For the three youths being hauled into family court on arson charges stemming from the Wiard Plow fire on May 8, justice -- such as it is -- will be swift.
Family court operates much faster than adult court, according to Assistant County Attorney Durin Rogers.
Rogers spoke on the condition that his comments not be construed as speaking specifically about the arson case, but in general about how family court operates and what a youth facing felony charges might expect. He is prohibited by law from talking about specific cases in family court, where all matters are kept confidential.
The outcome of a case such as this could range from conditional discharge, to two years probation, to placement in a limited-security facility for up to 18 months.
That's as close as a youth charged with a felony might come to prison, unless the young offender committed one of a series of offenses eligible for juvenile offender status.
As a JO, a youth could be tried as an adult.
The charges in this case do not fall within that statutory definition, Rogers said.
Some cases, he said, are just seen as acts of juvenile delinquency.
Asked if the public will ever know the outcome of the case, Rogers said he couldn't comment.
Det. Todd Crossett told WBTA this morning that the arrest of the three 14-year-olds is the last the public will ever hear of the case.
As for the parents of youths in such cases, they face no charges tied directly to their children's actions, and are not technically financially liable for the damage caused by a minor to private property, Rogers said.
In family court, there are hearings and respondents (called defendants in adult court) who receive legal respresentation. A convicted youth can be ordered to pay restitution, but not the parents, Rogers said.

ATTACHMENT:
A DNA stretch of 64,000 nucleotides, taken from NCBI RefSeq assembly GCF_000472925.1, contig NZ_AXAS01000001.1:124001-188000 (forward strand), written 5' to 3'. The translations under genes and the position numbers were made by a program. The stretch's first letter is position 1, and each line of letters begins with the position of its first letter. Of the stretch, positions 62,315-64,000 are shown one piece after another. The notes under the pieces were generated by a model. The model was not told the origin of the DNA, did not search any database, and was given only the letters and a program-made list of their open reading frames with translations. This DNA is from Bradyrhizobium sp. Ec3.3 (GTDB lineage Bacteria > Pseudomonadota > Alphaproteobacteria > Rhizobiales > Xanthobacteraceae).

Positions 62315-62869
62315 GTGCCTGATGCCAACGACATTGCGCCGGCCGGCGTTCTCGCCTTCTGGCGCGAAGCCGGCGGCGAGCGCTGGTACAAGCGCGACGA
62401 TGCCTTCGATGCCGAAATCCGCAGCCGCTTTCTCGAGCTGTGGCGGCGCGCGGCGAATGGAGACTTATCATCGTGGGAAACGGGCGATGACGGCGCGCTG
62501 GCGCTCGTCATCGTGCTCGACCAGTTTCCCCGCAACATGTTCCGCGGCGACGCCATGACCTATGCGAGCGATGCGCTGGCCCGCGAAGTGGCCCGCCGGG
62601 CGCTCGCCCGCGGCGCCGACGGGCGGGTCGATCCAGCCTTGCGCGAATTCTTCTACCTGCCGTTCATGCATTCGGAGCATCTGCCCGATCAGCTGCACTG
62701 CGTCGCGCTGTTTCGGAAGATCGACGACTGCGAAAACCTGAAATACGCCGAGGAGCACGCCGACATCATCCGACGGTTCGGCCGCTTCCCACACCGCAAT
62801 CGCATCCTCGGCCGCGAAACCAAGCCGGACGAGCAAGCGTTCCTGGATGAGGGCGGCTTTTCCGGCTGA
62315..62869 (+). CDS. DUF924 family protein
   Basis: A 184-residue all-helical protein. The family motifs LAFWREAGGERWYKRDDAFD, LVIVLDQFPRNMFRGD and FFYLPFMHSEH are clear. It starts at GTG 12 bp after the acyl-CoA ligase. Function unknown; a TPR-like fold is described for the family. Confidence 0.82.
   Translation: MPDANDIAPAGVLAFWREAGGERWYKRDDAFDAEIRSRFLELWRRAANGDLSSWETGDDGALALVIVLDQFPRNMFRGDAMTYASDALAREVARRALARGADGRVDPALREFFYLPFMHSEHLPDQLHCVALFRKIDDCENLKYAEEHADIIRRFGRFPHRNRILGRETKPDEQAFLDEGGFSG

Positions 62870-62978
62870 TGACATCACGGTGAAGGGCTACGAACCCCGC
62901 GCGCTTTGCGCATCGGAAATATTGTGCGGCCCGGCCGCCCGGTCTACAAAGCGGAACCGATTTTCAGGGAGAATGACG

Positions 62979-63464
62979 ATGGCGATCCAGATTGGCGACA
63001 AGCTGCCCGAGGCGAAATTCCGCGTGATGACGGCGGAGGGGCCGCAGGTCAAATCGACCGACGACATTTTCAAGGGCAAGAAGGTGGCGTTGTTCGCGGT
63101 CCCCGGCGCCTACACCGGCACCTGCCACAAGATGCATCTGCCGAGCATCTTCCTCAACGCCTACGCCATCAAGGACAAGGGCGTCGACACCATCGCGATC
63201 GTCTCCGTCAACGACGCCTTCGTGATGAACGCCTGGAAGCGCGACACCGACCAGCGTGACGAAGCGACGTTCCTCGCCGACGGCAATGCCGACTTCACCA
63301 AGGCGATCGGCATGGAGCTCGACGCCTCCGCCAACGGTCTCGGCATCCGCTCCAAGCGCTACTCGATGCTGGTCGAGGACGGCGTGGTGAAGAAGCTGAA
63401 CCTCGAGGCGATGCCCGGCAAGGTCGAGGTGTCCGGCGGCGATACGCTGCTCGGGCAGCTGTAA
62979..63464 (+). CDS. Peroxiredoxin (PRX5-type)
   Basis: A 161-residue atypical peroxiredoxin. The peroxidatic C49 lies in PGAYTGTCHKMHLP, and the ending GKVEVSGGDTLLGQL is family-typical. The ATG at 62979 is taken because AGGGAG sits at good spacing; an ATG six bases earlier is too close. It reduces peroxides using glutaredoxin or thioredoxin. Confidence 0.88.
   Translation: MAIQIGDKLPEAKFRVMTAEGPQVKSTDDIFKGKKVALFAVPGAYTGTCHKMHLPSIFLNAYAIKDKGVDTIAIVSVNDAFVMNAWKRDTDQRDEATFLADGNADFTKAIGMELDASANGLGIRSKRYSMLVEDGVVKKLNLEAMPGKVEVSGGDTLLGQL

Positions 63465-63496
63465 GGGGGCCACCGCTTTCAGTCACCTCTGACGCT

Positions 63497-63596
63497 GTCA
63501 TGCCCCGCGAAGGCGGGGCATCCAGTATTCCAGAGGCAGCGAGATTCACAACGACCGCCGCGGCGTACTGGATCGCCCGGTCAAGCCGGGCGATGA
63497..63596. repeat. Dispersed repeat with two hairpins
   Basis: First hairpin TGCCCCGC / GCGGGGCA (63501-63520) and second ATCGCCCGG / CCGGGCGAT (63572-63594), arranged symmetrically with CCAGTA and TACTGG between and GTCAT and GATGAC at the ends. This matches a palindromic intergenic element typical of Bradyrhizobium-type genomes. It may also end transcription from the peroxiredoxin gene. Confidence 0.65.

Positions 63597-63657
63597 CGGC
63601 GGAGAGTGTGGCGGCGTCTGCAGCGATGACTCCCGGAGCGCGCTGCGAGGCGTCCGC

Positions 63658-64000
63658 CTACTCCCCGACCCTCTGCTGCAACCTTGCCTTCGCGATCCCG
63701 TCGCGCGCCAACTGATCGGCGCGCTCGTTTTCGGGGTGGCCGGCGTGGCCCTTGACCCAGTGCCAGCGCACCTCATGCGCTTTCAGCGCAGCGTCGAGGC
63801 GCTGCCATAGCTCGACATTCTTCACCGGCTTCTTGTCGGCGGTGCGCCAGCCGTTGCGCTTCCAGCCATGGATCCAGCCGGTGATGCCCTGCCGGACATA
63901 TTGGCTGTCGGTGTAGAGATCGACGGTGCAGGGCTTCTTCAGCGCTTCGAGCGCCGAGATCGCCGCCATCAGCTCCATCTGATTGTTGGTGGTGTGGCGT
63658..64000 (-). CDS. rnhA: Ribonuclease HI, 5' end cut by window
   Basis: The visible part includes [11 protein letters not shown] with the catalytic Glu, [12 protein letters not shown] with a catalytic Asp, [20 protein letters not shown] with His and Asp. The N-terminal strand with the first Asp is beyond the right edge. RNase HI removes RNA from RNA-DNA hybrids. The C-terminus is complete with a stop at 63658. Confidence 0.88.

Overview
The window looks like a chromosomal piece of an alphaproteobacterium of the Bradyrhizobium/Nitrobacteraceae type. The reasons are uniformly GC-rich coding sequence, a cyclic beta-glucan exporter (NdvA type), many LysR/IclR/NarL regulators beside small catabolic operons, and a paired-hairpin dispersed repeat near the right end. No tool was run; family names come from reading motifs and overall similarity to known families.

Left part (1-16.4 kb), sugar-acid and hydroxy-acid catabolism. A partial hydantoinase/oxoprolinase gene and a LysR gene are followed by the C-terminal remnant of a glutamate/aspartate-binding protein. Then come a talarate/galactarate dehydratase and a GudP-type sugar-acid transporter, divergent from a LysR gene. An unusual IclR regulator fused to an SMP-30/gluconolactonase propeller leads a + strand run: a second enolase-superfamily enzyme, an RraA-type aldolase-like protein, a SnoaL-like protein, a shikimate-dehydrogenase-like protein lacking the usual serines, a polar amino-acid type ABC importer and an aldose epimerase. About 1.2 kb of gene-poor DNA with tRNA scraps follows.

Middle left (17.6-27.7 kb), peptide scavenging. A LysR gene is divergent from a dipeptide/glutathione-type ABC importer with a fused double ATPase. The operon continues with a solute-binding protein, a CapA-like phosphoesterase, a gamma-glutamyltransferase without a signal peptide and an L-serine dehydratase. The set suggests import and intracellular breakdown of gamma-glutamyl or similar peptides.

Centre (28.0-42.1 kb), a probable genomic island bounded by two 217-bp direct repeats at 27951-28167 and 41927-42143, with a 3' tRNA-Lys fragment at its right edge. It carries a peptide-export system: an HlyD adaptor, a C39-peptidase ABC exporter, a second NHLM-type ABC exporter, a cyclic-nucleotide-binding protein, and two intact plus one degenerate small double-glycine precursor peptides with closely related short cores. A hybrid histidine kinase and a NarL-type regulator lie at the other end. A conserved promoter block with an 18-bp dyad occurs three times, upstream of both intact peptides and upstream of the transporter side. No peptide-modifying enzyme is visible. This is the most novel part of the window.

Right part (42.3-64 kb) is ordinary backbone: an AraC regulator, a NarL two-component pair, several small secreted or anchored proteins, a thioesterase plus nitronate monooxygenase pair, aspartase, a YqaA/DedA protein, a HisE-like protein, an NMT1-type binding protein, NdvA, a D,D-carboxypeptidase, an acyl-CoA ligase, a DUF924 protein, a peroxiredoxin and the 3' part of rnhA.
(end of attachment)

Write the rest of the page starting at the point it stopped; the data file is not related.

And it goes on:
That doesn't mean the property owner victimized by an act of vandalism can't sue the parents. But in order to sue them, the property owner would have to know who the youth was who committed the crime. Asked if there was a procedure for a property owner to find out the name of defendant in family court, Rogers said he couldn't comment on that.
Crossett told WBTA this morning that detectives don't believe the three youths meant to burn down a building.
"I don't think there was the thought when they went in there to say, 'Let's burn the whole thing down,'" Crossett said.
With the old wood and chemicals in the building, Crossett said the youths' fascination with fire became something too big too fast.
"I think the fire just got really out of hand really fast," Crossett said.
The foundations of the old factory buildings have been cleared of debris, as the pictures with this post show. Owner Tom Mancuso was not available to comment today on the future of the space.
As the chapter on the May 8 fire comes to a close, Mancuso's company is also pushing ahead with the Masse Gateway Project.